"The findings from this study are intriguing for clinicians and point to the need for further research to define the role and mechanisms of the effect of inhaled corticosteroids on both cardiovascular and respiratory mortality," W. Michael Alberts, M.D., F.C.C.P., President of the American College of Chest Physicians, said in a prepared statement.

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Non-Cancerous Lesions Linked to Higher Lung Cancer Risk

Smokers, older subjects and men have more non-malignant conditions

Certain non-cancerous conditions apparent on chest X-rays are linked to an increased risk for lung cancer and mortality, according to a study published in the September issue of Chest.

Paul F. Pinsky, Ph.D., of the National Institutes of Health in Bethesda, Md., and colleagues reported the mortality and cancer rates of more than 70,000 subjects enrolled in the Prostate, Lung, Colorectal and Ovarian Cancer Screening Trial. Researchers analyzed non-cancerous lesions and lesions suspicious for lung cancer.

Non-suspicious lesions were seen in 35 percent of X-rays and suspicious lesions were seen in 8 percent. At 10.7 percent, granulomas were the most prevalent non-malignant lesions and carried no extra risk for lung cancer or mortality. Chronic obstructive pulmonary disease, heart abnormalities and pulmonary fibrosis were, however, associated with an increased risk for lung cancer and mortality. Smokers, older subjects and men had more non-malignant conditions.

"Several abnormalities commonly identified on chest X-rays convey excess risk for lung cancer incidence and for premature death from respiratory or cardiovascular diseases," the authors write. "Surveillance and treatment of these abnormalities may therefore be clinically important."

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Angioplasty is Cost-Effective Alternative to Bypass

Better techniques mean cost benefits of angioplasty sustained over long-term

In men at high risk of death from heart bypass surgery, percutaneous coronary intervention is just as effective and has significant cost benefits that are sustained even after five years, according to a study published online Sept. 11 in Circulation: Journal of the American Heart Association.

Kevin T. Stroupe, Ph.D., of Northwestern University in Chicago, and colleagues conducted a cost analysis of 454 patients at 16 Department of Veterans Affairs medical centers, of whom 218 underwent percutaneous coronary intervention and 227 had coronary artery bypass grafting surgery.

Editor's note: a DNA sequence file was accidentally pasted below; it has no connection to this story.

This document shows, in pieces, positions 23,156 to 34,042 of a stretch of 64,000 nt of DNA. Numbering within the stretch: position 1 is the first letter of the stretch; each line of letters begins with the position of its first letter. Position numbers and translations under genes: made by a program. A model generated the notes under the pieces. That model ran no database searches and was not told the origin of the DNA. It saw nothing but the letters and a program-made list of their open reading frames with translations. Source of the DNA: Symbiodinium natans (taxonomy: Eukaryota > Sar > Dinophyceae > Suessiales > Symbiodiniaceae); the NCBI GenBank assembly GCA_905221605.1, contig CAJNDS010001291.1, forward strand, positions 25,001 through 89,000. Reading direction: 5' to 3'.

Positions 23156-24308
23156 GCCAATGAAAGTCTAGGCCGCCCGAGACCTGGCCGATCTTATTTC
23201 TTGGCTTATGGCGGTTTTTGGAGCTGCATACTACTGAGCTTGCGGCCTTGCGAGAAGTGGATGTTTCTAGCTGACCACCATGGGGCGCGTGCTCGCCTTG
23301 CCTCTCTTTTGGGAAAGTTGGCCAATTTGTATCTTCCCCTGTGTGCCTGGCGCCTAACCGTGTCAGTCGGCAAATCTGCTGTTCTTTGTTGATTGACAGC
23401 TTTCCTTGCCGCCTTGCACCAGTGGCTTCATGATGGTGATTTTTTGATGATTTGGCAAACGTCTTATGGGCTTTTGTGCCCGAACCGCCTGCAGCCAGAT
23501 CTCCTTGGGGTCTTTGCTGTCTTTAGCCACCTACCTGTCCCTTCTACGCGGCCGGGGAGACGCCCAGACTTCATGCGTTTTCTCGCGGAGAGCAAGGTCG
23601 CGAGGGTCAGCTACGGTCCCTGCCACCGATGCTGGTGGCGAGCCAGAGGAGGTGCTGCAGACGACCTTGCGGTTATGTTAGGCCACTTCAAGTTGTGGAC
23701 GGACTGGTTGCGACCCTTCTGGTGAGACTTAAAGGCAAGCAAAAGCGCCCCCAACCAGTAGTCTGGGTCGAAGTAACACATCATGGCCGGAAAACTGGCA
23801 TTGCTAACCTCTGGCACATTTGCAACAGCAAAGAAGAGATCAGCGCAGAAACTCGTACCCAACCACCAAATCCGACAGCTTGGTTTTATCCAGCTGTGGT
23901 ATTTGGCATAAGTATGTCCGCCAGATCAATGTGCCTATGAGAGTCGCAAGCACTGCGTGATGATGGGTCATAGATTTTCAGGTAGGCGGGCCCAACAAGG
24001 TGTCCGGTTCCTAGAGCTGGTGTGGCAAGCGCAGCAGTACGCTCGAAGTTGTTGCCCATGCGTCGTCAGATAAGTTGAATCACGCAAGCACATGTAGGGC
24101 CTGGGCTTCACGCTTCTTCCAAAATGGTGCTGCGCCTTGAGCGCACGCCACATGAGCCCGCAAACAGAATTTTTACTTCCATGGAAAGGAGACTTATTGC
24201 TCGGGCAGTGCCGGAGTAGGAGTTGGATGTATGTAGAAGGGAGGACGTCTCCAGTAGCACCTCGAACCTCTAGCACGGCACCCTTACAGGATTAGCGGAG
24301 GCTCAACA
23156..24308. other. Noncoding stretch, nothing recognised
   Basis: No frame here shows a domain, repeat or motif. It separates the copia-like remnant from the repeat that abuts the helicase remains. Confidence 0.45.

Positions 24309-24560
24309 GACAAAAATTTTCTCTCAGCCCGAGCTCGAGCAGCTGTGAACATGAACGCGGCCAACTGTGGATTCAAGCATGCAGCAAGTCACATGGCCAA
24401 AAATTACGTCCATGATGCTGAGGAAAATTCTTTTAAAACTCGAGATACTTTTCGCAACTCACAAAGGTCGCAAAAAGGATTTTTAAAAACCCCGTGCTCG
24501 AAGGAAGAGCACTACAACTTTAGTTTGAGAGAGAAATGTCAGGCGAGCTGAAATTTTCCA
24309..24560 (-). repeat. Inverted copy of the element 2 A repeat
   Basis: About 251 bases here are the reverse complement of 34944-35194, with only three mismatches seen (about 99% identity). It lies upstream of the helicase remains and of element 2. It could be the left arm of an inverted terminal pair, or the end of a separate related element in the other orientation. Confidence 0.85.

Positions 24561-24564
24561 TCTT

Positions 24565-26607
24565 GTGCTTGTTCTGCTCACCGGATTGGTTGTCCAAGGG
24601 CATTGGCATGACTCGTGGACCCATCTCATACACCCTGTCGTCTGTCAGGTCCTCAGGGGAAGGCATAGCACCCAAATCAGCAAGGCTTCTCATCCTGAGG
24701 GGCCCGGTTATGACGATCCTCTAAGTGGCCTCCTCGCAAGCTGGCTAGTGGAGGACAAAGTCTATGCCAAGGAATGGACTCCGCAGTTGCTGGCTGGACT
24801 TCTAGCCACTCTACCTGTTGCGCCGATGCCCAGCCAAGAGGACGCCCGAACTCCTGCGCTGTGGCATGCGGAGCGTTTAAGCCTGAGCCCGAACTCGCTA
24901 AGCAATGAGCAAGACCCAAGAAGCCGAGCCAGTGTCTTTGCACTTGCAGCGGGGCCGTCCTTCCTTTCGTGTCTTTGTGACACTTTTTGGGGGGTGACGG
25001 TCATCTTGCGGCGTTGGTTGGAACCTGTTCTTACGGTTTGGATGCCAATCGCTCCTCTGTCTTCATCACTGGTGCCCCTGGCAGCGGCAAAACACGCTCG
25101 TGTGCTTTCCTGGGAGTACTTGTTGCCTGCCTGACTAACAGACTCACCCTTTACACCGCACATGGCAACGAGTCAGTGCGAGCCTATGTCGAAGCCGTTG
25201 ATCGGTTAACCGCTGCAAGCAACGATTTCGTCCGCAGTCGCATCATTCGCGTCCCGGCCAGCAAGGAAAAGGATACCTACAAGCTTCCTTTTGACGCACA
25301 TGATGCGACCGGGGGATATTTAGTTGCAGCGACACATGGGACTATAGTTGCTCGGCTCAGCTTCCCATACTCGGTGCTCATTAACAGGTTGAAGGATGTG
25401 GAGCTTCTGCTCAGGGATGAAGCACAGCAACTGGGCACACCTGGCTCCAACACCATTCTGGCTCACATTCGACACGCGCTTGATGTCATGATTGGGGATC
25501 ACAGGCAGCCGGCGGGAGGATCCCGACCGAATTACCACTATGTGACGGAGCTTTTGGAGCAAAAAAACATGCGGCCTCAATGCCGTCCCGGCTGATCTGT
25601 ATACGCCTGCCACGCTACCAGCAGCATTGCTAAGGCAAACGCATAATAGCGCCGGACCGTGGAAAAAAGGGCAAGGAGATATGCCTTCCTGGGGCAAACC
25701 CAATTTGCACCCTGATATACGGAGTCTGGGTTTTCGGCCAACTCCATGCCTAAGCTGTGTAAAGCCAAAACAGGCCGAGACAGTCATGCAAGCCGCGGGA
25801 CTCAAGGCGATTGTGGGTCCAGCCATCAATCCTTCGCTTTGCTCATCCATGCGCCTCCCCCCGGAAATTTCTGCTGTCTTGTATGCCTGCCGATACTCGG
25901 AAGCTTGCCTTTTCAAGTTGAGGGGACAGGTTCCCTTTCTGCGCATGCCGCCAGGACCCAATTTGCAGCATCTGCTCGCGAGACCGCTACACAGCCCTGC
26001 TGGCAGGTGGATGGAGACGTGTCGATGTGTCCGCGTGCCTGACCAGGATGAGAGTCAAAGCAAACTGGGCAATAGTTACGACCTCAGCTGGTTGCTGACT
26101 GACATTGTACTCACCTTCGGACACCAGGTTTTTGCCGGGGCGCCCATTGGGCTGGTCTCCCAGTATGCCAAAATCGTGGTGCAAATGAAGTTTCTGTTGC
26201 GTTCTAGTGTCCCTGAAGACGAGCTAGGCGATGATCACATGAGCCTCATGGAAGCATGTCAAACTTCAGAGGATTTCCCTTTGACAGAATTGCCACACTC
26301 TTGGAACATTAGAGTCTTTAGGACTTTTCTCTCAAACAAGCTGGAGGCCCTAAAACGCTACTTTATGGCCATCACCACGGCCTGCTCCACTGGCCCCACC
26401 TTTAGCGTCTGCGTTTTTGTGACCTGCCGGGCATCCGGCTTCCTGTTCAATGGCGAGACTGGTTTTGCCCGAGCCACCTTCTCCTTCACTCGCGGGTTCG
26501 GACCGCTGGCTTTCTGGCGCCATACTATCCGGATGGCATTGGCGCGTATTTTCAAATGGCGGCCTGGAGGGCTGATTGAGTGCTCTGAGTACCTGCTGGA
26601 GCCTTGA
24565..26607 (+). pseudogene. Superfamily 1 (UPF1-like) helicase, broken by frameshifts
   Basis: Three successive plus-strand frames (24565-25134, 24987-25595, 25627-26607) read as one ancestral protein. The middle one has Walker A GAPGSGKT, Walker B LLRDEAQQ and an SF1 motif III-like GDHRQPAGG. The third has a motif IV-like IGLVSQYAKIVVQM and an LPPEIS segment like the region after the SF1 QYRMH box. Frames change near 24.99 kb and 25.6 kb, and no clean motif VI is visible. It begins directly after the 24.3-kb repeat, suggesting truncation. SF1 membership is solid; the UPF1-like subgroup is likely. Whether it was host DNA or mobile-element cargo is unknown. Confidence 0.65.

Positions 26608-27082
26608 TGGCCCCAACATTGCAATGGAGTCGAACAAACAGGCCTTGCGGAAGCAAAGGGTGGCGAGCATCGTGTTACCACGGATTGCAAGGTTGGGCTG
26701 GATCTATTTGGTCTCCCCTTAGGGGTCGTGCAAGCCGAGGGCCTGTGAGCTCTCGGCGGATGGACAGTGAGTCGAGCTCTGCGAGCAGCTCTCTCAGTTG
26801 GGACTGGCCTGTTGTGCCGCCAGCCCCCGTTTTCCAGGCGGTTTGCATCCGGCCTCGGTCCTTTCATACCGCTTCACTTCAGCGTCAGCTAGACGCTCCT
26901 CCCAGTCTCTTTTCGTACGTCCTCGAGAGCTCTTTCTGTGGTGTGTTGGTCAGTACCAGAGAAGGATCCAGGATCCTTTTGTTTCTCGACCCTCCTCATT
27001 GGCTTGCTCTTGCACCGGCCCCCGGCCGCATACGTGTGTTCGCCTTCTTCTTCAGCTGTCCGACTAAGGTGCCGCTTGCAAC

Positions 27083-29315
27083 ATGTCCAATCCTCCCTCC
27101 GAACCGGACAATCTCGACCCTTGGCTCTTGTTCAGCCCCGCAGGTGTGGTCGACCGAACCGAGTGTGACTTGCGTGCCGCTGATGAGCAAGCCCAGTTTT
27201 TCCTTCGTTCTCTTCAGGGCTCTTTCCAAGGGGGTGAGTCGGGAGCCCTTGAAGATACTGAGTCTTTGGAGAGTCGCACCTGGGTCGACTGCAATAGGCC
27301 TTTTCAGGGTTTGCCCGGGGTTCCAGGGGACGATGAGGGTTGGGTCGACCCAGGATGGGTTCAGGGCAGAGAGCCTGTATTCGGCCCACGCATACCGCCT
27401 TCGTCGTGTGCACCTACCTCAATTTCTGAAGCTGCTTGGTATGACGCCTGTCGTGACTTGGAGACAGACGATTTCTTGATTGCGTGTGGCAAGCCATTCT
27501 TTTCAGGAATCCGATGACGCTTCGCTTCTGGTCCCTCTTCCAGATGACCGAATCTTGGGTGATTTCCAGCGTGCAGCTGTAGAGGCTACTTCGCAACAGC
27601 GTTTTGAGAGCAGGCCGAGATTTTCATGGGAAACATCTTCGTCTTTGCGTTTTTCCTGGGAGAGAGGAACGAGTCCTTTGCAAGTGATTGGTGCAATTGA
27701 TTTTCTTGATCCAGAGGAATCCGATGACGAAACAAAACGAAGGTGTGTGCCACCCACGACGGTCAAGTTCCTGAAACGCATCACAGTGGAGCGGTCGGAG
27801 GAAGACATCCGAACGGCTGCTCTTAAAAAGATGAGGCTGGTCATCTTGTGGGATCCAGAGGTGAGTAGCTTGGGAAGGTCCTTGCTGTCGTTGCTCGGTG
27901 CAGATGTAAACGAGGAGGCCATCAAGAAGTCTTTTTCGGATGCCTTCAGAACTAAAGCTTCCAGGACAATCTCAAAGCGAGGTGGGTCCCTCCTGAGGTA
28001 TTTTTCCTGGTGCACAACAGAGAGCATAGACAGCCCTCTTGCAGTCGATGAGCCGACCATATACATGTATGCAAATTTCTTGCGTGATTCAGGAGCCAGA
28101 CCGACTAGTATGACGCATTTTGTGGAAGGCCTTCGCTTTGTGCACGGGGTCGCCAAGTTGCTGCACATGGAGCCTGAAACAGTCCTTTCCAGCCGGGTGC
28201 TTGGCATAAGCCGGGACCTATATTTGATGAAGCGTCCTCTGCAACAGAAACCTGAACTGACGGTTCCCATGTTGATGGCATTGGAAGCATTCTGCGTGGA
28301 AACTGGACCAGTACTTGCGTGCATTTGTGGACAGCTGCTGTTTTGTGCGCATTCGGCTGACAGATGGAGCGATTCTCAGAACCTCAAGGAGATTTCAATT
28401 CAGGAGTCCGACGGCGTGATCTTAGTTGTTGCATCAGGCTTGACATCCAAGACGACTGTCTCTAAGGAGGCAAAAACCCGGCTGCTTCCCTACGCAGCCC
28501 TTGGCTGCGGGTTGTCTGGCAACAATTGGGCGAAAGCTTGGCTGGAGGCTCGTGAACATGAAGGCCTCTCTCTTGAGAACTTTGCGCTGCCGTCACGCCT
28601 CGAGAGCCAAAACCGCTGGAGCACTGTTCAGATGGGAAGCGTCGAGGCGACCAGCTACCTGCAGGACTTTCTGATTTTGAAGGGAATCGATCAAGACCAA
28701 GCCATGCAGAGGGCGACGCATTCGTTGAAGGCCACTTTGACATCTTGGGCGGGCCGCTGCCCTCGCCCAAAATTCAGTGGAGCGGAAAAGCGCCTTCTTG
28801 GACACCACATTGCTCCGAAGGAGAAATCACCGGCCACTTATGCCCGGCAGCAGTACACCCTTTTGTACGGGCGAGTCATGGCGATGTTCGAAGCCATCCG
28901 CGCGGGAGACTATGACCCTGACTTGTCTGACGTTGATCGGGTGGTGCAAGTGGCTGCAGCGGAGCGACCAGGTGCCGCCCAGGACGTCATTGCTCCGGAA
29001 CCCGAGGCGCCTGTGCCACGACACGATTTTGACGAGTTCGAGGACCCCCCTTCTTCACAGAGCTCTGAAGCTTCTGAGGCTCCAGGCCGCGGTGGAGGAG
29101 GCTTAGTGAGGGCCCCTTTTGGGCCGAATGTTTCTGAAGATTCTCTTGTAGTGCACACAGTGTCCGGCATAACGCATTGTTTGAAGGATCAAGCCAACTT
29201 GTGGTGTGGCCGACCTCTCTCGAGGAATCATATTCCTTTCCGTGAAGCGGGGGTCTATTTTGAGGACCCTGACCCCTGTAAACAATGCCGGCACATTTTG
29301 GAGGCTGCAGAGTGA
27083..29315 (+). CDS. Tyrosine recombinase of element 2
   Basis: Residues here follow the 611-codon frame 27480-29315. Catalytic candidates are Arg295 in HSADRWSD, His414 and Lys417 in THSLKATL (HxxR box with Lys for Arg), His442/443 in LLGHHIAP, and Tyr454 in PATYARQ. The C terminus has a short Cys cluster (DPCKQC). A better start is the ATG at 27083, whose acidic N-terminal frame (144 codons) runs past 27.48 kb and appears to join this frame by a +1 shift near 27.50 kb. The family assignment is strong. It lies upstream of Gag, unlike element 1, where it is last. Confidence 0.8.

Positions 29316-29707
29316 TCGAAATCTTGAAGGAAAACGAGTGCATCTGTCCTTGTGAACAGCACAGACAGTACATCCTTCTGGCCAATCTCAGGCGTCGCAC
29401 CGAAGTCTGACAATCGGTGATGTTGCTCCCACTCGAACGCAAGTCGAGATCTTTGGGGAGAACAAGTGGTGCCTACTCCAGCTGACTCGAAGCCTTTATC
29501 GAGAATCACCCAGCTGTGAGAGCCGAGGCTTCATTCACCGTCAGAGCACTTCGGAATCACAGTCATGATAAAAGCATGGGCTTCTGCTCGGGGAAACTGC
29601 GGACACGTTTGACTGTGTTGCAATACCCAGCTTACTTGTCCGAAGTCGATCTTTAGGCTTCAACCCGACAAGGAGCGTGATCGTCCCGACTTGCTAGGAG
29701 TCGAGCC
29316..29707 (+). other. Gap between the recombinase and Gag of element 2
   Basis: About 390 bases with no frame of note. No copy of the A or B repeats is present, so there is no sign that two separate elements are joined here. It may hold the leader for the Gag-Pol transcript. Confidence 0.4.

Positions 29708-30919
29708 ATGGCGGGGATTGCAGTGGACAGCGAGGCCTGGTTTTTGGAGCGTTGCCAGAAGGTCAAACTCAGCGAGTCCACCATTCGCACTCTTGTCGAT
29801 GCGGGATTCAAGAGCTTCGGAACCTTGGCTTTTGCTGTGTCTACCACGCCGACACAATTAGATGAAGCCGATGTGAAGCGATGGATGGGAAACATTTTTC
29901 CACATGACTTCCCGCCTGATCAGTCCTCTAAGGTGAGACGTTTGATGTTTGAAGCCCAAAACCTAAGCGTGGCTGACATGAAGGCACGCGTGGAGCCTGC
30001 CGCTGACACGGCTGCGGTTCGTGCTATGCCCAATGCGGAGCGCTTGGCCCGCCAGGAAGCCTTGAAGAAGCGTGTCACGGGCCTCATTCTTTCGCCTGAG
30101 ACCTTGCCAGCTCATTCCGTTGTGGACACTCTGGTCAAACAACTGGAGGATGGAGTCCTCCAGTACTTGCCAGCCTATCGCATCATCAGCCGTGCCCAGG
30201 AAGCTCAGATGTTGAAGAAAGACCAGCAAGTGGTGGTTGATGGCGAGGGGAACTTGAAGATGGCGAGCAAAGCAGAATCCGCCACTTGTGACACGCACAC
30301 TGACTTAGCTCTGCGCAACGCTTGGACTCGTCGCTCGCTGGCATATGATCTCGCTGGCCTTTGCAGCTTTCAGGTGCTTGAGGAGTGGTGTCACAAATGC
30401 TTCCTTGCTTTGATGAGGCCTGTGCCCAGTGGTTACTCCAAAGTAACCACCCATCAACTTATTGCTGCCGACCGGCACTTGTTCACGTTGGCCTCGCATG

At the three-year mark, there was a $20,468 cost differential between percutaneous procedures ($63,896) and bypass surgery ($84,364). Survival rates were essentially the same — 0.82 for percutaneous procedures versus 0.79 for bypass patients. After five years, percutaneous interventions became more cost-effective. While the cost differential was slightly narrower (a difference of $18,732; $81,790 for percutaneous, $100,522 for bypass), five-year survival for percutaneous patients was 0.75 compared with 0.70 for CABG patients.

Over time "angioplasty techniques have improved and patients are getting stents, which help prevent the arteries from closing up again," said Stroupe in a statement. While drug-eluting stents add to the initial cost, this "is likely to be less than the gap between angioplasty and bypass surgery that was found after five years," he added.

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Two Markers a Sign of Risk in Acute Coronary Syndrome

High levels of two chemicals should flag patients for more aggressive treatment

High levels of two biomarkers — troponin-T and N-terminal pro-B-type natriuretic peptide (NT-proBNP) — can help in the process of risk stratification for patients with non-ST-segment elevation acute coronary syndromes (ACS), according to a study published in the Sept. 19 issue of the Journal of the American College of Cardiology.

Stefan K. James, M.D., Ph.D., of the Academic Hospital, Uppsala, Sweden, and colleagues analyzed data on 2,340 patients with non-ST-segment elevation ACS who underwent coronary revascularization. Among 30-day survivors of the procedure, one-year mortality was calculated and stratified by levels of biomarkers as well as by status of revascularization.

There was an association between elevated levels of troponin-T or NT-proBNP biomarkers and high mortality. However, when one or both of the biomarkers were elevated, there was a lower rate of mortality following revascularization, suggesting a greater benefit for such patients. Those without elevated levels of the two markers had relatively low one-year mortality and no reduction in risk after revascularization. Such patients actually had a significant increase in one-year mortality after revascularization.

"In centers where early revascularization can be performed with low procedural mortality, patients with elevated levels of both markers are at high risk of death that appears to be reduced by coronary revascularization," the authors concluded. "Measurement of troponin-T and NT-pro-BNP levels should be included in risk stratification and early management strategy decisions for patients with ACS."

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I.V. Iron Sucrose Helps Heart Failure-Related Anemia

It boosts exercise capacity and reduces symptoms in chronic heart failure patients

In patients with chronic heart failure (CHF), intravenous iron sucrose alone is a safe and effective treatment for anemia, even without costly concomitant erythropoietin, according to a study in the Sept. 19 issue of the Journal of the American College of Cardiology.

Aidan P. Bolger, B.Sc., M.R.C.P., of The Heart Hospital in London, U.K., and colleagues conducted a small study of 16 patients with stable CHF and anemia. Over a 12-day course of outpatient treatment, they each received a maximum of 1 gram of iron sucrose by bolus intravenous injections and were followed up for a mean of 92 days.